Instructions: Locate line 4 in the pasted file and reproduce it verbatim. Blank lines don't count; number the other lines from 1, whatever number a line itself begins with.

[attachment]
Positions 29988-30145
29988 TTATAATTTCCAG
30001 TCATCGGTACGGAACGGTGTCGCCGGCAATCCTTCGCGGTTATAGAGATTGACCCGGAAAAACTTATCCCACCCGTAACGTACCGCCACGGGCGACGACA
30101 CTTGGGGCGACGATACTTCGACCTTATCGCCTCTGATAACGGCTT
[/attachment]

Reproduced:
30101 CTTGGGGCGACGATACTTCGACCTTATCGCCTCTGATAACGGCTT